ACCSS Research Finds New Ways to Increase Cervical Cancer Screening Among Indigenous Women

Dr. Ingeborg Zehbe
Dr. Ingeborg Zehbe

Why are cervical cancer rates so high among First Nations women?

We are starting to get a better understanding thanks to Thunder Bay Regional Research Institute – Lakehead University Research Chair Dr. Ingeborg Zehbe. She and a research team of over a dozen other healthcare professionals completed a study investigating the reasons behind these high cervical cancer rates and trying to find ways to overcome those challenges. The “Anishinaabek Cervical Cancer Screening Study (ACCSS) Community Update Report 2015” relates that, despite a dramatic drop in cervical cancer across Canada, rates among Canada’s First Nations women are 2 to 20 times higher than the national average.

“There are a number of structural barriers to care for Indigenous Peoples in Northwestern Ontario,” Dr. Zehbe said. Barriers to healthcare in general are well known and include geographical, cultural, and language barriers, though the details are not well understood.

In the case of cervical cancer screening, the study found that the cultural barrier plays a large part. “First Nations women avoid Pap tests due to its invasive nature,” Dr. Zehbe said. “We had to be aware of their strong sense of privacy – we had to find a way to provide screening that would be comfortable to them.”

As part of the research project, Dr. Zehbe offered women a swab kit and instructions for self-sampling. Once completed, the swab is sealed in its container and sent to the lab for testing.

The results so far are promising. The study found that participants were twice as likely to agree to screening if offered the self-sampling kit instead of a standard Pap test.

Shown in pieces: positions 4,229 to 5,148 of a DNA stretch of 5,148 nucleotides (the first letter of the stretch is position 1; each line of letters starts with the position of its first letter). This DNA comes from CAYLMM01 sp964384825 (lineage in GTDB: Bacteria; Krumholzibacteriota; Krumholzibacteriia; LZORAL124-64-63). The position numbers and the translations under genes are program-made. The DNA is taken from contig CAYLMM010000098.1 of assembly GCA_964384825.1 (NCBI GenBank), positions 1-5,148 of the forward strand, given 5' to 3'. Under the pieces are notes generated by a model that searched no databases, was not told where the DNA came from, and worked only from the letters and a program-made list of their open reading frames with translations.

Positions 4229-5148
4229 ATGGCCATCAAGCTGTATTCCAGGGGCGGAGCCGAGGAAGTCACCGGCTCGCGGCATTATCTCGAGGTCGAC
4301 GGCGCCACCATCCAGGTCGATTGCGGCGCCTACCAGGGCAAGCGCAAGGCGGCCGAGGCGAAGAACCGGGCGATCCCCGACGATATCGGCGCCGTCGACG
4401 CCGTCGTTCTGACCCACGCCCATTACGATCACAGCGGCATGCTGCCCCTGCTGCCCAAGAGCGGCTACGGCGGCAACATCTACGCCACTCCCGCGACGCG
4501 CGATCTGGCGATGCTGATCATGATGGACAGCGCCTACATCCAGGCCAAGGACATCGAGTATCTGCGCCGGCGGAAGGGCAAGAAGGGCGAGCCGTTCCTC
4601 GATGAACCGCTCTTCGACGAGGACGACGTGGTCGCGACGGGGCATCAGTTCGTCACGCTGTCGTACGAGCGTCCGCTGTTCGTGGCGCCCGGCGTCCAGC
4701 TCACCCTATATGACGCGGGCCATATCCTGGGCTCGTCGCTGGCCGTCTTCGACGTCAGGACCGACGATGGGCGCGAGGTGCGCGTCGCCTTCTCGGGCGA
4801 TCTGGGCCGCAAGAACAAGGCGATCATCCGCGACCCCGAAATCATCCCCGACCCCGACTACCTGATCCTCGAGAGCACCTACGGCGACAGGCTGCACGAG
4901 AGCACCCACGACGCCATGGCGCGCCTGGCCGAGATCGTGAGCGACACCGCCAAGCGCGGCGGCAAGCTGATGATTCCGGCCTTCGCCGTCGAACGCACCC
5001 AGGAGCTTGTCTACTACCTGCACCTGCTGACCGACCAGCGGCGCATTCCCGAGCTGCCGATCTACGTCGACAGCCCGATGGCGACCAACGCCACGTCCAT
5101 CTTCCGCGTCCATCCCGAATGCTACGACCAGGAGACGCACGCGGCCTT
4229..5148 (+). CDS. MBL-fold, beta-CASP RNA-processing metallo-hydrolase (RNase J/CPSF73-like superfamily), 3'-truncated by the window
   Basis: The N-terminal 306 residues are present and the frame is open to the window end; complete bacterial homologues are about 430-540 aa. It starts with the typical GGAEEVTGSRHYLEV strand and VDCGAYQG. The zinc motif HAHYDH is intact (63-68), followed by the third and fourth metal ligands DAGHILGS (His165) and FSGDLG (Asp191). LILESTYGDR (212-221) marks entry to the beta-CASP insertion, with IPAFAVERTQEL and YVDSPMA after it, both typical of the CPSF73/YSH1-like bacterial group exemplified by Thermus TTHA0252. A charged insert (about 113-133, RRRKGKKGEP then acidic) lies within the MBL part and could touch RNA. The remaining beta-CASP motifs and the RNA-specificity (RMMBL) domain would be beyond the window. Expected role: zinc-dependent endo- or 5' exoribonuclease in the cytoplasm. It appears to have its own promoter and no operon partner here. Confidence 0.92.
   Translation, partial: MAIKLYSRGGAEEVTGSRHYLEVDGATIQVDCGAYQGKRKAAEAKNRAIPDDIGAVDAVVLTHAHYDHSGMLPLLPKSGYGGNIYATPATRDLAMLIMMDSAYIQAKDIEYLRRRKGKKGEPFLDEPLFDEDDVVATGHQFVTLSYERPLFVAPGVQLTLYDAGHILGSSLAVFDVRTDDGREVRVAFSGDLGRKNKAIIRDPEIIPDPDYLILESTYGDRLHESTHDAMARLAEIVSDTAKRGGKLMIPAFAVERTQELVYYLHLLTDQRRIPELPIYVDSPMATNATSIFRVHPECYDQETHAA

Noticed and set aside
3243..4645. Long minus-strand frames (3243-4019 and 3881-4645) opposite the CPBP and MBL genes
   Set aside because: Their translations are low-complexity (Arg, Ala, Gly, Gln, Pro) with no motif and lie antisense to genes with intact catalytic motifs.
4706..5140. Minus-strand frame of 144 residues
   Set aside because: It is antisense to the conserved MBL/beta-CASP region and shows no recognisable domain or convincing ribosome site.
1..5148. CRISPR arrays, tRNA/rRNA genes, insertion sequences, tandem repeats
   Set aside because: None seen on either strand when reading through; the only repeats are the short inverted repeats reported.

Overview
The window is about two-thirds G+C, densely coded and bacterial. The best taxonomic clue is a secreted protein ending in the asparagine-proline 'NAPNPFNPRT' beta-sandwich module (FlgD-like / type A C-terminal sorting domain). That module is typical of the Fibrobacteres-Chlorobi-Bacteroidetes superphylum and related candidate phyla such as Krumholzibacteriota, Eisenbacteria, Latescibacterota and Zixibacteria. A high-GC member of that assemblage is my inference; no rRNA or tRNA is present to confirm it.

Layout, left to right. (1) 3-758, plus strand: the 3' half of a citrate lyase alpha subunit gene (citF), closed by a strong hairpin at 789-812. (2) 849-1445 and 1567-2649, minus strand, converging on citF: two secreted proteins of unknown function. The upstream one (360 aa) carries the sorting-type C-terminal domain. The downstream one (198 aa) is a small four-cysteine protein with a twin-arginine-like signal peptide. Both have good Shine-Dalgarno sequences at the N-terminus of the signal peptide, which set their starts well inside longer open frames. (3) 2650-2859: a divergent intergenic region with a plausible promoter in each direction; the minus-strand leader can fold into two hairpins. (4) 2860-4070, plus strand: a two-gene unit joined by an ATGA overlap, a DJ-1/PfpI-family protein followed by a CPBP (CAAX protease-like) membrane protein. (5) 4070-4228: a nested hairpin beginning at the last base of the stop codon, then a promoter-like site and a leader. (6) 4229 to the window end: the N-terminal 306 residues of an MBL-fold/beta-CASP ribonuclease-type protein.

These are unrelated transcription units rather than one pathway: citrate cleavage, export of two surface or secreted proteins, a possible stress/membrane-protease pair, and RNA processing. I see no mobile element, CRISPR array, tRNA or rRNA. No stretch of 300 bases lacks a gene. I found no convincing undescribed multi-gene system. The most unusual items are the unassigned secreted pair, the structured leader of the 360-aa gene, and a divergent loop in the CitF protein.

However, less than 25% of those women offered screening during the study accepted. Lack of appropriate health education was found to be the biggest reason why First Nations women avoid cervical cancer screening. Education sessions including the Wool Felt Project, in which women made felt balls meant to represent the HPV virus, make women aware of the importance of screening and how it helps reduce the risk of cervical cancer.

This study also underlines the importance of our Research Institute enabling research – including clinical research – strategic to the Thunder Bay Regional Health Sciences Centre. This type of research, which involved 10 regional First Nations, would have been much less likely to happen without our support and expertise. The lessons learned may also help lay the groundwork for overcoming barriers to improve other areas of Indigenous health in Northwestern Ontario – and perhaps across Canada.

You can find the complete study here.